* * *
Ever since Hollywood put Bram Stoker’s “Dracula” and Mary Shelley’s “Frankenstein” in front of the cameras in 1931, the two great novelistic monsters of the 19th century have been yoked in the public mind. Now Classic Stage Company is producing newly written adaptations of both novels that have little in common save for their modest scale but nonetheless make for a natural, nicely contrasted pairing.
Kate Hamill’s “Dracula,” like her widely performed versions of “Little Women,” “Pride and Prejudice,” “Sense and Sensibility” and “Vanity Fair,” takes a beloved 19th-century novel and turns it into a crisply wrought play with a good-sized cast (nine actors) and a feminist slant (the title page describes it as “a bit of a feminist revenge fantasy, really”). Conversely, Tristan Bernays’ “Frankenstein” is a miniaturization of the 1818 novel in which the parts are divided up between two actors, Stephanie Berry and Rob Morrison….
Here as in her previous plays, Ms. Hamill’s explicitly feminist perspective helps to put a fresh, theatrically potent spin on the novel. Among other things, she herself plays Renfield, Dracula’s creepy, blood-lusty acolyte, with Jessica Francis Dukes cast as Van Helsing, the take-no-guff-from-men vampire slayer (“You were expecting a withered old Dutch man?”) who spends the evening hunting down the title character (Matthew Amendt). This Dracula is pointedly described in the script as a “toxic predator,” a timely piece of characterization and one that Mr. Amendt brings to life—so to speak—with lip-smacking relish. (He reminded me at times of George Hamilton’s wonderfully funny Dracula in the 1979 film “Love at First Bite.”) While the show’s dead-serious premise is that all men are capable under the right circumstances of succumbing to the ever-present temptation to mistreat women, Ms. Hamill has plenty of fun proving her point…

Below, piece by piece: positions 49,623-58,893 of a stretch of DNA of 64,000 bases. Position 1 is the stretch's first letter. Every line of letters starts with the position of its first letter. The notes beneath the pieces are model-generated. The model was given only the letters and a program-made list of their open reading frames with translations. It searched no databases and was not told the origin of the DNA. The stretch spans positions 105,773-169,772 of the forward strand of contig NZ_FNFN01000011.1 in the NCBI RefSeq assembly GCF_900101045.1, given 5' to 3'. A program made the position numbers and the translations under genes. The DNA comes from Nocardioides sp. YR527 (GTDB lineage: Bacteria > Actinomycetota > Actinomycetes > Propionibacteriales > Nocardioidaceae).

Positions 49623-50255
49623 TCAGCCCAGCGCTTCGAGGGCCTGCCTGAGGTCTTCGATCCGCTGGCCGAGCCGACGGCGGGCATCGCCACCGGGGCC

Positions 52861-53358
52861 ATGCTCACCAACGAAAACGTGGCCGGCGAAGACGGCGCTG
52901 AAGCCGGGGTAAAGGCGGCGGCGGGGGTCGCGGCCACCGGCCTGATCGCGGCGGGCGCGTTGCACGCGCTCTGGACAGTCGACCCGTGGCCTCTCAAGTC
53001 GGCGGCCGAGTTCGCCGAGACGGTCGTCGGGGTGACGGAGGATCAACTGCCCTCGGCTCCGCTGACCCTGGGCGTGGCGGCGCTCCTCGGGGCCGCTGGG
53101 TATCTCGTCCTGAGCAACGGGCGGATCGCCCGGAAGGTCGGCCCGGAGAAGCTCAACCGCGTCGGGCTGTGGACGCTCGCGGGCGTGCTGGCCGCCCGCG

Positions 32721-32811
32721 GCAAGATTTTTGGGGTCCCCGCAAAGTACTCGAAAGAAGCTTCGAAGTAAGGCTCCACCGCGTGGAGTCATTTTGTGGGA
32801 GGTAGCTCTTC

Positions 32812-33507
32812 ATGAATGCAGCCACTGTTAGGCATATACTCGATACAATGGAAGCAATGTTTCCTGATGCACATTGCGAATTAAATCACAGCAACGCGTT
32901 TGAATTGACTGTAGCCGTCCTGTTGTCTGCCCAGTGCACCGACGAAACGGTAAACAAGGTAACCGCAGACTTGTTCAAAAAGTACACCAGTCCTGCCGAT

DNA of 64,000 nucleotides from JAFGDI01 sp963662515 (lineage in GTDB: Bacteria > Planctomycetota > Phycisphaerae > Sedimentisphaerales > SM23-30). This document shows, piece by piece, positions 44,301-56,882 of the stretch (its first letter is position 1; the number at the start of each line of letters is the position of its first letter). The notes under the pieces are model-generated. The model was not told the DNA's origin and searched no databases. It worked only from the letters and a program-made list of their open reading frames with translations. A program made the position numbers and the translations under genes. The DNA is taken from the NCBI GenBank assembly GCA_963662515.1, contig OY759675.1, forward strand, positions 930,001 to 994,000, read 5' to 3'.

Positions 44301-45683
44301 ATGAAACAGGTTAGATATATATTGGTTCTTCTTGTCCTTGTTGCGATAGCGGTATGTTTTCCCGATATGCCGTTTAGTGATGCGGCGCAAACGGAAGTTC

Mr. Bernays’ “Frankenstein” is a tidy piece of storytelling, very well staged by Mr. Douglas, that does a surprisingly good job in its 80-minute span of suggesting the old-fashioned essence of Ms. Shelley’s novel. (I especially like the way in which both novel and play present Frankenstein’s monster as a genteel fellow whose glum utterances are sprinkled with such quaint usages as “withal.”) Would that the acting were more in keeping with the tone of the script, but Ms. Berry and Mr. Douglas both give naturalistic, unmistakably American performances, whereas Mr. Bernay’s approach to “Frankenstein” cries out for something larger than life….
* * *Read the whole thing here.
A video featurette about Dracula: